Objective—To determine types and estimate prevalence of potentially zoonotic enteric pathogens shed by wild animals admitted to either of 2 wildlife hospitals and to characterize distribution of these pathogens and of aerobic bacteria in a hospital environment.
Sample—Fecal samples from 338 animals in 2 wildlife hospitals and environmental samples from 1 wildlife hospital.
Procedures—Fecal samples were collected within 24 hours of hospital admission. Environmental samples were collected from air and surfaces. Samples were tested for zoonotic pathogens via culture techniques and biochemical analyses. Prevalence of pathogen shedding was compared among species groups, ages, sexes, and seasons. Bacterial counts were determined for environmental samples.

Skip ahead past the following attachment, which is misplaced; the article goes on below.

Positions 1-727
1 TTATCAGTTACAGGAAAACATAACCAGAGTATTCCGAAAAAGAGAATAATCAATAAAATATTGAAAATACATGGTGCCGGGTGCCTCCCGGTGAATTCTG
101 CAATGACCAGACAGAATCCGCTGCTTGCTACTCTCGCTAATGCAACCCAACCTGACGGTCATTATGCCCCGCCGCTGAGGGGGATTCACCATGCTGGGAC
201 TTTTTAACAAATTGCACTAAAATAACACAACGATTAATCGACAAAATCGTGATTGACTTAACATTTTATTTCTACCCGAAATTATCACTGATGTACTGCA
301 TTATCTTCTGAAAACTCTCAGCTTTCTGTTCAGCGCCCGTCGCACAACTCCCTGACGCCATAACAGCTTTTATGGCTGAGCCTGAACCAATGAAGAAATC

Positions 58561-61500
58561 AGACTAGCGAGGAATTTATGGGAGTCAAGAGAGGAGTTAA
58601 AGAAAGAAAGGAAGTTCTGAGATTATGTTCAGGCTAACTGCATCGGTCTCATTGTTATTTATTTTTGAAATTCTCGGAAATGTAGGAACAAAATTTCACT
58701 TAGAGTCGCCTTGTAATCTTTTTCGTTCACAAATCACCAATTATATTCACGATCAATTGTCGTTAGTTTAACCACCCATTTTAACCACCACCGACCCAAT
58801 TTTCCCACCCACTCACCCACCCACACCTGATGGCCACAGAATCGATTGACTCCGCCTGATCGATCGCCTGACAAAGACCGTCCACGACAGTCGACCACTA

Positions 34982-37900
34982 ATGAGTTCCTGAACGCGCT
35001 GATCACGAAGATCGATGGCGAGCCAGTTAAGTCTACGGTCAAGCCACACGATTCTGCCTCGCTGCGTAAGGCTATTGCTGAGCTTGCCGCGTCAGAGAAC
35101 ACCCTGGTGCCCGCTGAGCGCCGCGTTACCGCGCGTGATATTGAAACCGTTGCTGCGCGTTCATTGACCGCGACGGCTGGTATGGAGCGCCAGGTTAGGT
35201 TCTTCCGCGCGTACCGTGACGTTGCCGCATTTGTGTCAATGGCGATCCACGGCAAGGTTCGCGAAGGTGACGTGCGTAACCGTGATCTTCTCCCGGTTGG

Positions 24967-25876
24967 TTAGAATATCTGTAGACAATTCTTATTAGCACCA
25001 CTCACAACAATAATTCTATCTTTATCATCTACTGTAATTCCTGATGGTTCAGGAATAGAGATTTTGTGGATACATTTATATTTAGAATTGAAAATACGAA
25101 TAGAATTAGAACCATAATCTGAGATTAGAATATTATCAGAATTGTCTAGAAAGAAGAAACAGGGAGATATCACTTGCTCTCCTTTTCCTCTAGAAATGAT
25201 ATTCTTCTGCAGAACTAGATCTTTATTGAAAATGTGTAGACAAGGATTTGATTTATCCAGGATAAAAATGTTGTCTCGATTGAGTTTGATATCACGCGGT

Results—Campylobacter spp, Vibrio spp, Salmonella spp, Giardia spp, and Cryptosporidium spp (alone or in combination) were detected in 105 of 338 (31%) fecal samples. Campylobacter spp were isolated only from birds. Juvenile passerines were more likely to shed Campylobacter spp than were adults; prevalence increased among juvenile passerines during summer. Non-O1 serotypes of Vibrio cholerae were isolated from birds; during an oil-spill response, 9 of 10 seabirds screened were shedding this pathogen, which was also detected in environmental samples. Salmonella spp and Giardia spp were isolated from birds and mammals; Cryptosporidium spp were isolated from mammals only. Floors of animal rooms had higher bacterial counts than did floors with only human traffic.
Conclusions and Clinical Relevance—Potentially zoonotic enteric pathogens were identified in samples from several species admitted to wildlife hospitals, indicating potential for transmission if prevention is not practiced.